Nothing would seem to appear any more English than the surnames Dukeshire and Dondale, represented by families long resident in Annapolis County. However, the appearance is misleading- the progenitors of these families were continental Europeans who, through the vagaries of history, ended up in Annapolis County with anglicized names.
Britain’s long march to empire over the 18th century was reinforced with the use of German mercenaries. Modern Germany would not be reunited until 1848 under the leadership of the Prussians, and until that time was a conglomeration of more than one hundred states, some of them kingdoms, but most were minor principalities, duchies, and the like. A number of these states were closely allied to the German Hanoverian dynasty ruling Great Britain, and provided soldiers for use in England’s overseas campaigns. The term “mercenary” is somewhat misleading in this context, as it implies an individual choice to serve a foreign power. In reality, these German men were conscripted into an army that was then “rented” as a unit by the ruler of the state, to the point that fighting men were the leading export of the German principalities in the 18th century.
One of those soldiers was Georg Josef Tuchscherer or Tuchscheer, born in Westernau, in the principality of Waldeck, and christened 18 Sept. 1758 at the Catholic Church in Elshoff, Waldeck. He was one of the more than 30,000 German troops who fought for the British during the American Revolution, known collectively as Hessians. (Frederick II, Landgrave of Hesse-Cassel, had been instrumental in organizing the six states that had contracted with George III for the reinforcement of British armies in North America.) Tuchscheer was a private recruited in Apr. 1781 into the 3rd English-Waldeck Mercenary Regiment. He was released from the regiment at Flatbush, New York on 15 July 1783 and arrived at Annapolis that fall and settled in Clements Township, receiving lot #5 on what is still known as the Waldec Line. Shortly after the war, George Dukeshire married Mary Boyd, a young widow, b. 17 Aug. 1761, the daughter of Andrew and Sarah White, New England Planters from Sudbury MA to Granville NS in the 1760s. Although the family lived for a number of years in New Brunswick, they returned to Clements Township where George Dukeshire died in 1836 at the age of 80.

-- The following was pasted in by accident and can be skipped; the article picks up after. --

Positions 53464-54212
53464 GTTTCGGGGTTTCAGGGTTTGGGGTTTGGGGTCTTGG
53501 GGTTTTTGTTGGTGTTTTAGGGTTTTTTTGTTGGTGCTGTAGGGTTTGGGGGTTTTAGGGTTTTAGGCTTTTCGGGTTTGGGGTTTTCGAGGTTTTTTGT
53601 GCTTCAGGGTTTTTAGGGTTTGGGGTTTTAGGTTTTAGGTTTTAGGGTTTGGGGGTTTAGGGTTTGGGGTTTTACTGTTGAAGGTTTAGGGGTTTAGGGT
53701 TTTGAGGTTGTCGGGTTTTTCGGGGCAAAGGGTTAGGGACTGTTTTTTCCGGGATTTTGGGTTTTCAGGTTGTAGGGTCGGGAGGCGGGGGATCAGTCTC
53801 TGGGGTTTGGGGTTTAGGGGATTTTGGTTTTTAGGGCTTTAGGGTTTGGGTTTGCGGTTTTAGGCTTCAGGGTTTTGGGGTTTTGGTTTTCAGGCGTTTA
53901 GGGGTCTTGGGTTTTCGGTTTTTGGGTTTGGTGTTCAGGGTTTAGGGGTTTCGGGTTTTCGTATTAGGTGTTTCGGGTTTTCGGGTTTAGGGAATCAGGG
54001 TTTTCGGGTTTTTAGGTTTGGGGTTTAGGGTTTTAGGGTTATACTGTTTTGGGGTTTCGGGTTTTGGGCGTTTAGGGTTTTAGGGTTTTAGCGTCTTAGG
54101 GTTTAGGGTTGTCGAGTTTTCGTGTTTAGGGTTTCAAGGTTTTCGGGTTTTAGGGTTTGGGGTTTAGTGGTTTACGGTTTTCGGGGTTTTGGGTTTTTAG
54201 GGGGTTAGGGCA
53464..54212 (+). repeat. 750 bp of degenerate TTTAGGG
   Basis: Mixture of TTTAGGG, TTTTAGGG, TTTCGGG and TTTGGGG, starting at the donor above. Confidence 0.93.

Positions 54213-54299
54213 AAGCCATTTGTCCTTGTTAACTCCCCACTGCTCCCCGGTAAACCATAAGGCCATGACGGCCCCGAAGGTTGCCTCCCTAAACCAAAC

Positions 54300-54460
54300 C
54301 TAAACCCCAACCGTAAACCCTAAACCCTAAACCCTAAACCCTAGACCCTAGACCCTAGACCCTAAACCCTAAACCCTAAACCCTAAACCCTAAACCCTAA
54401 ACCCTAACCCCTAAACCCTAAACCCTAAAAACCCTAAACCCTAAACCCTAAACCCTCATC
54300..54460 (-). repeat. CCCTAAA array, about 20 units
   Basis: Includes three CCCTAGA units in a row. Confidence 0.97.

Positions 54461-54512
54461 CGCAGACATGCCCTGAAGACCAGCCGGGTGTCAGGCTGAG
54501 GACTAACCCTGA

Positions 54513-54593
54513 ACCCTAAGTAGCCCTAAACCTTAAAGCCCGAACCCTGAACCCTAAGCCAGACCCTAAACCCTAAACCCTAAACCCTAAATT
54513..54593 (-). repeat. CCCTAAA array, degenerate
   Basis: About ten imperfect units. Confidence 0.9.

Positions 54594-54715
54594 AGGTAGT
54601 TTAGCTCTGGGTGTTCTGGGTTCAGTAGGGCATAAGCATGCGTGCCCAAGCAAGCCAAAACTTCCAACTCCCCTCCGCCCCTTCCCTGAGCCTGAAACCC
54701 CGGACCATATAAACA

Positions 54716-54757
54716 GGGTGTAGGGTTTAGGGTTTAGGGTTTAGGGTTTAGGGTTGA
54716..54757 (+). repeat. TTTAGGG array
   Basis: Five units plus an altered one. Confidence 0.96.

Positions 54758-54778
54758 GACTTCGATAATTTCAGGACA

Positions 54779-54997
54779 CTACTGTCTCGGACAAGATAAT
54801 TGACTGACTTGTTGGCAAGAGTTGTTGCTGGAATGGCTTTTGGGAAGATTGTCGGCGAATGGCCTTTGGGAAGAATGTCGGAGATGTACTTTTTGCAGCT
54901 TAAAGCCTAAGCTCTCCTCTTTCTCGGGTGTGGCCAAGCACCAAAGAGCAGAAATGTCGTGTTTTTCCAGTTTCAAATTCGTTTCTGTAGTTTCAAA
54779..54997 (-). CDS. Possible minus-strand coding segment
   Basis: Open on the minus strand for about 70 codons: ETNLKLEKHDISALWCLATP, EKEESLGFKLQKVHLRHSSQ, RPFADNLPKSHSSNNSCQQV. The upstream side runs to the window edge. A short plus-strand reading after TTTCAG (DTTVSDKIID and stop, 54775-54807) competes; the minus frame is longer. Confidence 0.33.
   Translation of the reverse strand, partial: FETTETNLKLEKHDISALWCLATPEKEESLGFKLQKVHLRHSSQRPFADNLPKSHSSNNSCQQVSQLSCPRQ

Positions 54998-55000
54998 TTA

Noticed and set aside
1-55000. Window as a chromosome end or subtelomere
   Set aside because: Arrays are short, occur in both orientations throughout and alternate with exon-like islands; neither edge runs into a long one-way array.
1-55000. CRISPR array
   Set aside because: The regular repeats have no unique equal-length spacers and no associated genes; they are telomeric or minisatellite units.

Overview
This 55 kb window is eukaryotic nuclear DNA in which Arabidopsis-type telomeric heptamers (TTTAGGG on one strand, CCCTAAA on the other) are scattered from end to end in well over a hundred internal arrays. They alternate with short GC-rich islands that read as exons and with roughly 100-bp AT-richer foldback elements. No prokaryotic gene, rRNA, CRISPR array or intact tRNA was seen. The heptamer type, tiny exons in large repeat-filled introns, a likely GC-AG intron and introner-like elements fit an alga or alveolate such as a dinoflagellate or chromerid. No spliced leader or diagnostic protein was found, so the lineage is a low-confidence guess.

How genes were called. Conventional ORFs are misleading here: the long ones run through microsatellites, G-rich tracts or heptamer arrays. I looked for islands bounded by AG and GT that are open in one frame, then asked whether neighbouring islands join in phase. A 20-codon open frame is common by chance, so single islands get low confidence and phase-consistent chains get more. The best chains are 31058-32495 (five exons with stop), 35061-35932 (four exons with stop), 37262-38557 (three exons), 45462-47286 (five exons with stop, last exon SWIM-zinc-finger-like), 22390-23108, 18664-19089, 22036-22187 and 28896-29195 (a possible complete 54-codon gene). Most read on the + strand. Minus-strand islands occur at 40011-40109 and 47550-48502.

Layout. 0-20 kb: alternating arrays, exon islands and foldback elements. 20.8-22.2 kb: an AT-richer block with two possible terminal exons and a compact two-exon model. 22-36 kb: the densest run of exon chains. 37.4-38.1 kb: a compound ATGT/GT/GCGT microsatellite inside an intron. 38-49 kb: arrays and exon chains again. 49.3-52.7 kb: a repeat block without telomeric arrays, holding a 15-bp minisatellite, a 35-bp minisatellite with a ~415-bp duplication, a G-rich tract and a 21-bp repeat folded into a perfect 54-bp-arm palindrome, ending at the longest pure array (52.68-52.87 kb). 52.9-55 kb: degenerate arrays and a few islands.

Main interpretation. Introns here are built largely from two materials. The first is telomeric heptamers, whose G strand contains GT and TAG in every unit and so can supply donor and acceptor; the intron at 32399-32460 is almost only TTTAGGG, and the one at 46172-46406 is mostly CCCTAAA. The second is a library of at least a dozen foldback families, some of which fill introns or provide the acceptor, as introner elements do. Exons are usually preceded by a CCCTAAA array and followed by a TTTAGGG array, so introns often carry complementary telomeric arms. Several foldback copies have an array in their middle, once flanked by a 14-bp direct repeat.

A generation later, in 1819, Dalhousie Township was created to settle veterans of the Napoleonic Wars. Those conflicts, in which England and her allies attempted to contain first, the revolutionary thought seeping out of republican France, and then the expansionist policies of the Consul- then Emperor, Napoleon Bonaparte, brought most of Europe into the fray. On this side of the Atlantic, the War of 1812 between Great Britain and the United States meant that increased numbers of English soldiers were shipped to Nova Scotia to garrison the province.
Most of the military settlers at Dalhousie Township listed in a return dated 16 Oct. 1820, hailed from the British Isles (i.e. they were English, Scottish, Welsh or Irish). But one among them, Jean Baptiste Dudale, had a somewhat different biography. He was born 25 Dec. 1793 to a Walloon (francophone Catholic) family in Brussels, the capital of modern-day Belgium, but then part of the Austrian Netherlands. In 1795, just over a year after his birth, France under the First Republic invaded and then annexed the Austrian Netherlands, and by the time he was eighteen, Jean Baptiste Dudale had been conscripted into Napoleon’s army. He served with French forces fighting in Spain, where he was eventually taken prisoner. Afterward finding refuge in England, he then enlisted and served in North America in H.M. 60th Regiment, 7th Battalion. He was discharged in Nova Scotia where he received land for his service. John Dondale married 22 March 1821 Elizabeth Ann Trimper, b. 19 Jan. 1793 daughter of Hessian soldier, John Trimper and his wife Else Milner (of Yorkshire descent). John Dondale died in West Dalhousie 9 Apr. 1843.
The stories of George Dukeshire and John Dondale are not unique, but they do demonstrate that the choices and movements of our ancestors were often in response to the events of the day.
By Ian Lawrence